We thank you for your attention to this timely issue.

Respectfully submitted on behalf of the DFCR Board of Directors

1 Taxation of Marihuana, hearings before the House Committee on Ways and Means, 75th Congess, lst Session, May 4, 1937, cited in “The Prescience of William C. Woodward.” Doctors for Cannabis Regulation, 2015. https://dfcr.org/the-prescience-of- william-c-woodward/.

2 National Academies of Sciences, Engineering, and Medicine. The health effects of cannabis and cannabinoids: The current state of evidence and recommendations for research. Washington, DC: The National Academies Press, 2017. https://www.nap.edu/catalog/24625/the-health-effects-of-cannabis-and-cannabinoids-the-current-state

3 “Learn About Marijuana: Marijuana and Aggression,” Alcohol and Drug Abuse Institute, University of Washington, 3/2015. http://learnaboutmarijuanawa.org/factsheets/aggression.htm

4 Collen, Mark. “Prescribing cannabis for harm reduction.” Harm Reduct J. 2012; 9:1. http://www.ncbi.nlm.nih.gov/pmc/articles/PMC3295721/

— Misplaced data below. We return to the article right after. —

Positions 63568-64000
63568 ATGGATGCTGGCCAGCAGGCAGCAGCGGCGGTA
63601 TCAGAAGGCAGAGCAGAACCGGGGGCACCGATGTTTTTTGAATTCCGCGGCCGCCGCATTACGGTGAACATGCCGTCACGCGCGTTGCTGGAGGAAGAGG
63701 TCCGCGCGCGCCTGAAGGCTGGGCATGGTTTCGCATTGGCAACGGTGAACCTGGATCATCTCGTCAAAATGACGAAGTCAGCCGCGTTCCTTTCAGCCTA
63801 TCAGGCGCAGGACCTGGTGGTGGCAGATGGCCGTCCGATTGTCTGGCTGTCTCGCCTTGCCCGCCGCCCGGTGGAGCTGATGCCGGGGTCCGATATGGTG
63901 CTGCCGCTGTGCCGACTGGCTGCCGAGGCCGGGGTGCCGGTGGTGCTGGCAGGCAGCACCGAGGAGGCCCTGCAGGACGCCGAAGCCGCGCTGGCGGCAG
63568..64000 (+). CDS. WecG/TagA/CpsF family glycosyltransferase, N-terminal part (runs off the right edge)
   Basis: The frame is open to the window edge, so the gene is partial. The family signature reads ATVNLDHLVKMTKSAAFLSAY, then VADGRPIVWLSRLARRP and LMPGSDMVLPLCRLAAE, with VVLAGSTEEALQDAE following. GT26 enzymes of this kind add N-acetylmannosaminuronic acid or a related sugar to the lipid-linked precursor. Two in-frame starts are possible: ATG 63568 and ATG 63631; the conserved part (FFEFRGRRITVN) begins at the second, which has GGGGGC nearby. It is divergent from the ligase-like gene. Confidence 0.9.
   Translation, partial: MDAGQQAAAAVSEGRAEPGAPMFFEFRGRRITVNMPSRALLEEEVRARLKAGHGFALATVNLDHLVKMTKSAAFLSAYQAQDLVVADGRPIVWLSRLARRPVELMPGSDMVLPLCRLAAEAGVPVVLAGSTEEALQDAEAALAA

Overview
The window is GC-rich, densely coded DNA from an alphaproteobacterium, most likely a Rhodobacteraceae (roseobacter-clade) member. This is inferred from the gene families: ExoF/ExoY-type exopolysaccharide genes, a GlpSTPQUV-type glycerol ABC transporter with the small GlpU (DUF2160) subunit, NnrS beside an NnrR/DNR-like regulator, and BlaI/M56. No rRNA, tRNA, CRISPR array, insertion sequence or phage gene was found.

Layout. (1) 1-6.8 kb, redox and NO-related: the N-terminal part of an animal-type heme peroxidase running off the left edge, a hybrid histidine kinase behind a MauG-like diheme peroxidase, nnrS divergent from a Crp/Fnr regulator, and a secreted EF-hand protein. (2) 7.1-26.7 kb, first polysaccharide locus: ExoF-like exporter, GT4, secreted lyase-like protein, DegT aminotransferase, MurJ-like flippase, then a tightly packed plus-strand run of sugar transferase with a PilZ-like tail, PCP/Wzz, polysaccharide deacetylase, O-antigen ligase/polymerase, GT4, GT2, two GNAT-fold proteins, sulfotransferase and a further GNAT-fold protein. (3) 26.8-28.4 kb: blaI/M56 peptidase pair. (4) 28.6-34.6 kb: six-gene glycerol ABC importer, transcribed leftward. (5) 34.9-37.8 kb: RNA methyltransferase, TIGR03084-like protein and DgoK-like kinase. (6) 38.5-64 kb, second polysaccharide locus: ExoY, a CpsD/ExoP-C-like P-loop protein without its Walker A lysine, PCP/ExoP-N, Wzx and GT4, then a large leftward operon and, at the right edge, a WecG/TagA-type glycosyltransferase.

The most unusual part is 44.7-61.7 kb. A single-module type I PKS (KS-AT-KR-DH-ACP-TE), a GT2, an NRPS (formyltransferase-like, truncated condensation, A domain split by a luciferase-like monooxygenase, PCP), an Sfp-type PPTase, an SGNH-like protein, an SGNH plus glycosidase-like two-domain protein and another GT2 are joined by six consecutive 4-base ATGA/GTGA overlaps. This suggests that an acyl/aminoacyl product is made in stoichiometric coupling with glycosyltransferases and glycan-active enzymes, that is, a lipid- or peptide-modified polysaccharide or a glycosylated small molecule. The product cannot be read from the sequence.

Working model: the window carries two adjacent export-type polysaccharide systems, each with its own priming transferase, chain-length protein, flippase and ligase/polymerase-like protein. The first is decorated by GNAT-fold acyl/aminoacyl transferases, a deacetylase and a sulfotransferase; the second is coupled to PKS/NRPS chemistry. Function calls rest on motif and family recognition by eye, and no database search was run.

5 National Academies of Science, Engineering and Medicine. Marijuana and Medicine: Assessing the Science Base. Washington, DC: The National Academies Press, 1999. Page 95: Table 3.4: Prevalence of Drug Use and Dependence in the General Population. https://www.nap.edu/catalog/6376/marijuana-and-medicine-assessing-the-science-base

6 Calabria B, et al. (2010) “Does cannabis use increase the risk of death? A systematic review of epidemiological evidence on adverse effects of cannabis use.” Drug Alcohol Rev 2010 May;29(3):318-30. https://www.ncbi.nlm.nih.gov/pubmed/20565525

7 Martin, B.R. and Hall, W. “The health effects of cannabis: key issues of policy relevance.” United Nations Office on Drugs and Crime, December 1, 1999 https://www.unodc.org/unodc/en/data-and-analysis/bulletin/bulletin_1997-01-01_1_page005.html

8 Grant, I., Atkinson, J. H., Gouaux, B., & Wilsey, B. (2012). “Medical marijuana: clearing away the smoke.” The Open Neurology Journal, 6, 18–25. https://www.ncbi.nlm.nih.gov/pmc/articles/PMC3358713/